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Environmental Management

, Volume 29, Issue 3, pp 335–348 | Cite as

Environmental Vulnerability Indicators for Environmental Planning and Decision-Making: Guidelines and Applications

  • FERDINANDO VILLA
  • HELENA McLEOD

Abstract

Environmental decision-making and policy-making at all levels refers necessarily to synthetic, approximate quantification of environmental properties such as vulnerability, conservation status, and ability to recover after perturbation. Knowledge of such properties is essential to informed decision-making, but their definition is controversial and their precise characterization requires investments in research, modeling, and data collection that are only possible in the most developed countries. Environmental agencies and governments worldwide have increasingly requested numerical quantification or semiquantitative ranking of such attributes at the ecosystem, landscape, and country level. We do not have a theory to guide their calculation, in general or specific contexts, particularly with the amount of resources usually available in such cases. As a result, these measures are often calculated with little scientific justification and high subjectivity, and such doubtful approximations are used for critical decision-making. This problem applies particularly to countries with weak economies, such as small island states, where the most precious environmental resources are often concentrated.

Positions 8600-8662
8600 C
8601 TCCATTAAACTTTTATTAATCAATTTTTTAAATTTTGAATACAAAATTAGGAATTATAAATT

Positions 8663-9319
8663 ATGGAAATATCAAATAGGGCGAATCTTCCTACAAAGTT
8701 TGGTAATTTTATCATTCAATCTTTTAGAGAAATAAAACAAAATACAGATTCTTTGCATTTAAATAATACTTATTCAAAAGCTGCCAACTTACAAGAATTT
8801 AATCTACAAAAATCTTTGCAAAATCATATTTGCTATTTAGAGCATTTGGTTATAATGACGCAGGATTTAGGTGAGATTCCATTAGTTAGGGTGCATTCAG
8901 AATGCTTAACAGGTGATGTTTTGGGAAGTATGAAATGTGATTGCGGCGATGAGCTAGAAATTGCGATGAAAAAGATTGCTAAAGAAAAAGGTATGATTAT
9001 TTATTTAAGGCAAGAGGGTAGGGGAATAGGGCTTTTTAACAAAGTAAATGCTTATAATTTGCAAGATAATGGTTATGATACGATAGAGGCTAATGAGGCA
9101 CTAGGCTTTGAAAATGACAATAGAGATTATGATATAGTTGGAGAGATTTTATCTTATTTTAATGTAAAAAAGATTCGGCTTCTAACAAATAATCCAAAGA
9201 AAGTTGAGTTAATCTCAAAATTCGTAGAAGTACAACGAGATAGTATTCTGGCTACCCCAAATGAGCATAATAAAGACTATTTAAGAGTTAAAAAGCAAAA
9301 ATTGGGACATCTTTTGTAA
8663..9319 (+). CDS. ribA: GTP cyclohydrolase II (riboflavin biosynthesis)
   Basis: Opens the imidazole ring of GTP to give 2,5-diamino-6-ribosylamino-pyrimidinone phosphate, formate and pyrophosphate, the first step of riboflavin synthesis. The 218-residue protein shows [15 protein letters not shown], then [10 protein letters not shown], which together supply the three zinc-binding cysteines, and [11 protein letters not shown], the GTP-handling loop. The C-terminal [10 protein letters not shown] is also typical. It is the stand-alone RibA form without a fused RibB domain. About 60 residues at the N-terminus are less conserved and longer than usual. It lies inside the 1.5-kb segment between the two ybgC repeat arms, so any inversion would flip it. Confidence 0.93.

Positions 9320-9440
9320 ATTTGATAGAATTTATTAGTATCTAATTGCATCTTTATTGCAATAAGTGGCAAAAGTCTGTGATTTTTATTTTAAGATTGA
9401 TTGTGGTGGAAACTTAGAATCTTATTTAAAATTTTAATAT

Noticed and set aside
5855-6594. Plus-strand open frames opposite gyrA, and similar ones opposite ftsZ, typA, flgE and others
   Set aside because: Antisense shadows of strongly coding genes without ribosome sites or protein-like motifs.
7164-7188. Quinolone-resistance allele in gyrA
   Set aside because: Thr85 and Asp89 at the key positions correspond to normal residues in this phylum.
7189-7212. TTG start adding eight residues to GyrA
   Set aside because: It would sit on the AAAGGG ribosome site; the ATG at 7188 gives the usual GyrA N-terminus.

This paper discusses frameworks for a “least disappointing,” approximate quantification of environmental vulnerability. After a review of recent research and recent attempts to quantify environmental vulnerability, we discuss models and theoretical frameworks for obtaining an approximate, standardizable vulnerability indicator of minimal subjectivity and maximum generality. We also discuss issues of empirical testing and comparability between indicators developed for different environments. To assess the state of the art, we describe an independent ongoing project developed in the South Pacific area and aimed to the comparative evaluation of the vulnerability of arbitrary countries.

KEY WORDS: Environmental vulnerability; Indicators; Ecosystem health; Small island states 

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Copyright information

© Springer-Verlag New York Inc. 2002

Authors and Affiliations

  • FERDINANDO VILLA
    • 1
  • HELENA McLEOD
    • 2
  1. 1.Institute for Ecological Economics, University of Maryland, Box 38, Solomons, Maryland 20688, USAUS
  2. 2.South Pacific Applied Geoscience Commission (SOPAC), Suva, FijiFJ

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